Wu, Y., Chen, H., Li, R., Wang, X., Li, H., Xin, J., et al. (2016). Cucurbitacin-I induces hypertrophy in H9c2 cardiomyoblasts through activation of autophagy via MEK/ERK1/2 signaling pathway. Toxicol. Lett. 264, 87–98. doi: 10.1016/j.toxlet.2016.11.003
Xu, P., Cai, X., Zhang, W., Li, Y., Qiu, P., Lu, D., et al. (2016). Flavonoids of Rosa roxburghii Tratt exhibit radioprotection and anti-apoptosis properties via the Bcl-2(Ca(2+))/Caspase-3/PARP-1 pathway. Apoptosis 21, 1125–1143. doi: 10.1007/s10495-016-1270-1
Yang, M., Yuan, F., Li, P., Chen, Z., Chen, A., Li, S., et al. (2012). Interferon regulatory factor 4 binding protein is a novel p53 target gene and suppresses cisplatin-induced apoptosis of breast cancer cells. Mol. Cancer 11:54. doi: 10.1186/1476-4598-11-54
Yang, N., Zhao, Y., Wang, Z., Liu, Y., and Zhang, Y. (2017). Scutellarin suppresses growth and causes apoptosis of human colorectal cancer cells by regulating the p53 pathway. Mol. Med. Rep. 15, 929–935. doi: 10.3892/mmr.2016.6081
Zhu, J., Yu, W., Liu, B., Wang, Y., Shao, J., Wang, J., et al. (2017). Escin induces caspase-dependent apoptosis and autophagy through the ROS/p38 MAPK signalling pathway in human osteosarcoma cells in vitro and in vivo. Cell Death Dis. 8:e3113. doi: 10.1038/cddis.2017.488
Keywords: scutellarin, cisplatin, NSCLC, apoptosis, autophagy
Citation: Sun C-Y, Zhu Y, Li X-F, Wang X-Q, Tang L-P, Su Z-Q, Li C-Y, Zheng G-J and Feng B (2018) Scutellarin Increases Cisplatin-Induced Apoptosis and Autophagy to Overcome Cisplatin Resistance in Non-small Cell Lung Cancer via ERK/p53 and c-met/AKT Signaling Pathways. Front. Pharmacol. 9:92. doi: 10.3389/fphar.2018.00092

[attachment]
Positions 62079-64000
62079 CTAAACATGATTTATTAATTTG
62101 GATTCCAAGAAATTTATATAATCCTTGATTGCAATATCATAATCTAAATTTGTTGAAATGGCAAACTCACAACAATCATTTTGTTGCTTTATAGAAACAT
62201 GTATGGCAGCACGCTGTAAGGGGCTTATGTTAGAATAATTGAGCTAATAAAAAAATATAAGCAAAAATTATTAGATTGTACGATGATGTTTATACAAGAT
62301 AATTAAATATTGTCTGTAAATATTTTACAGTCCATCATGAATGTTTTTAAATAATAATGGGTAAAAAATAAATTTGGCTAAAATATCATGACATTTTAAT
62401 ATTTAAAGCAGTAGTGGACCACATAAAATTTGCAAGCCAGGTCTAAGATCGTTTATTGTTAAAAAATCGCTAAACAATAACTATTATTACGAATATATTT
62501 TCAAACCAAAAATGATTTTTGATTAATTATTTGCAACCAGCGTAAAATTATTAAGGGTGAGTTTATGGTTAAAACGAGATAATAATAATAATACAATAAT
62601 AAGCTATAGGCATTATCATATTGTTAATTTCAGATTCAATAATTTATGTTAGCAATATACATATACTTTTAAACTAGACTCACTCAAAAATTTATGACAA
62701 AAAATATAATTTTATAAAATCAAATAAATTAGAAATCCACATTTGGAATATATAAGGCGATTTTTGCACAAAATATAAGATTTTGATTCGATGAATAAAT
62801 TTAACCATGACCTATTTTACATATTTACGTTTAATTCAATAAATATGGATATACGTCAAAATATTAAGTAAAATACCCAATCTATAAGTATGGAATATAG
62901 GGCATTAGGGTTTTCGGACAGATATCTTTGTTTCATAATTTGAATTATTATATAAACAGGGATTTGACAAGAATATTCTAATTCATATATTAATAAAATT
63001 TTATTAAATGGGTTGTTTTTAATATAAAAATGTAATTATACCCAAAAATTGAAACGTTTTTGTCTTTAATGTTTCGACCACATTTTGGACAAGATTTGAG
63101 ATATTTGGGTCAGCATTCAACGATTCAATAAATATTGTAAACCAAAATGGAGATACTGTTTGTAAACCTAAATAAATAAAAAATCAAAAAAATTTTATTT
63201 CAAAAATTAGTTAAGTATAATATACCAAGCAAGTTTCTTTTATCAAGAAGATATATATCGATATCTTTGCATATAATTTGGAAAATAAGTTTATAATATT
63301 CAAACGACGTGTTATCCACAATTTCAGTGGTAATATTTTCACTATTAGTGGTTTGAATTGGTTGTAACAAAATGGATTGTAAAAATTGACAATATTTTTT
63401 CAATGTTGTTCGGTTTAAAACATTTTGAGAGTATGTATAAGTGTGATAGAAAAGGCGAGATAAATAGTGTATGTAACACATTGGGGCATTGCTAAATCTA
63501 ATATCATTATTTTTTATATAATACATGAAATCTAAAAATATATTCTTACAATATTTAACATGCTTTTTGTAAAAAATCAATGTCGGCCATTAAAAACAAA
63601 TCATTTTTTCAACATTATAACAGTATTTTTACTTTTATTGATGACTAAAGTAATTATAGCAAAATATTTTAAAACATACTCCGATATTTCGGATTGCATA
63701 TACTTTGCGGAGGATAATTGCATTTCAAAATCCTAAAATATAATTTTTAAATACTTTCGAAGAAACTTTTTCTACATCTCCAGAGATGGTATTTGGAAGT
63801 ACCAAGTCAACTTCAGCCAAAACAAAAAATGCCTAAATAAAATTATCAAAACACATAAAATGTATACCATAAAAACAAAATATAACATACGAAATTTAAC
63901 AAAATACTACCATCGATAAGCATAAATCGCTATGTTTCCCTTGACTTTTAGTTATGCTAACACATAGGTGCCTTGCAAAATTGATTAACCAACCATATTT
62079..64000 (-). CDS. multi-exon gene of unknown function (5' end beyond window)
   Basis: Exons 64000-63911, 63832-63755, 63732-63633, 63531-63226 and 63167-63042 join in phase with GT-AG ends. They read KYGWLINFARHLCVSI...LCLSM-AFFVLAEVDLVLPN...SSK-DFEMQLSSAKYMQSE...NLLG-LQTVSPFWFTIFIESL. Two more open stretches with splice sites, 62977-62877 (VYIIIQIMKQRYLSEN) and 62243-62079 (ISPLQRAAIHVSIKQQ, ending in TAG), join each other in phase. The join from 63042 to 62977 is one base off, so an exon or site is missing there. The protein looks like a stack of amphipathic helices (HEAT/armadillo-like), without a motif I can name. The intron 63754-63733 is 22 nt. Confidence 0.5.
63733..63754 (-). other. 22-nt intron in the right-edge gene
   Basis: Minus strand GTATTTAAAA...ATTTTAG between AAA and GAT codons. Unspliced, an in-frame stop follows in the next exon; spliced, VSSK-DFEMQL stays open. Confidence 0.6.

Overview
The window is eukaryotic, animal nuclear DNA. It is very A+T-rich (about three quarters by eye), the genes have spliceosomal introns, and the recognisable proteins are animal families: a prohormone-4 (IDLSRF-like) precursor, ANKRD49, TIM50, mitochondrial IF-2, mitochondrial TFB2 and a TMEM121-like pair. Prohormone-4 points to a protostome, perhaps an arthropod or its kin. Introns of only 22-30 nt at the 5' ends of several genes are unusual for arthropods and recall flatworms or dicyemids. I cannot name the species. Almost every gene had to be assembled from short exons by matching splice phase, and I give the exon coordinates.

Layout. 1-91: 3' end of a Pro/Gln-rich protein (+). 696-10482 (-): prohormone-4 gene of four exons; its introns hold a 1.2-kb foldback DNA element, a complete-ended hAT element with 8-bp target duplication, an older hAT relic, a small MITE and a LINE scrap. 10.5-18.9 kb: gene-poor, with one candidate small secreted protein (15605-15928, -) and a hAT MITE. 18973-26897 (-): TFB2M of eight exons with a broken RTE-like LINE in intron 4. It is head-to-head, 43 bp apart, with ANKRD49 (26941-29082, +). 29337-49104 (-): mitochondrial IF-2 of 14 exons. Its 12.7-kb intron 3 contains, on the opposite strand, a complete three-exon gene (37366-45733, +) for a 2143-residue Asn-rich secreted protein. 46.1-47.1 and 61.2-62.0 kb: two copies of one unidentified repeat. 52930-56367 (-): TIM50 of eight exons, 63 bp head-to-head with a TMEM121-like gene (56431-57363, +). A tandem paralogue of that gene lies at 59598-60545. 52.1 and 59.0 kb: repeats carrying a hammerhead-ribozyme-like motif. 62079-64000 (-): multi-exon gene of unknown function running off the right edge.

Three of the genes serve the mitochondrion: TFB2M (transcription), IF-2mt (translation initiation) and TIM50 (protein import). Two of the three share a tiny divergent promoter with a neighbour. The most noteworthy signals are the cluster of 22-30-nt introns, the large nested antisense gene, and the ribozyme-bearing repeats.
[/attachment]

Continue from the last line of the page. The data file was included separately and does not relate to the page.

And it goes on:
Received: 13 November 2017; Accepted: 26 January 2018;
Published: 13 February 2018.
Edited by:Karine A. Cohen-Solal, Rutgers University, United States
Reviewed by:Harikumar K. B., Rajiv Gandhi Centre for Biotechnology, India
Hiroyuki Seimiya, Japanese Foundation for Cancer Research, Japan
Copyright © 2018 Sun, Zhu, Li, Wang, Tang, Su, Li, Zheng and Feng. This is an open-access article distributed under the terms of the Creative Commons Attribution License (CC BY). The use, distribution or reproduction in other forums is permitted, provided the original author(s) and the copyright owner are credited and that the original publication in this journal is cited, in accordance with accepted academic practice. No use, distribution or reproduction is permitted which does not comply with these terms.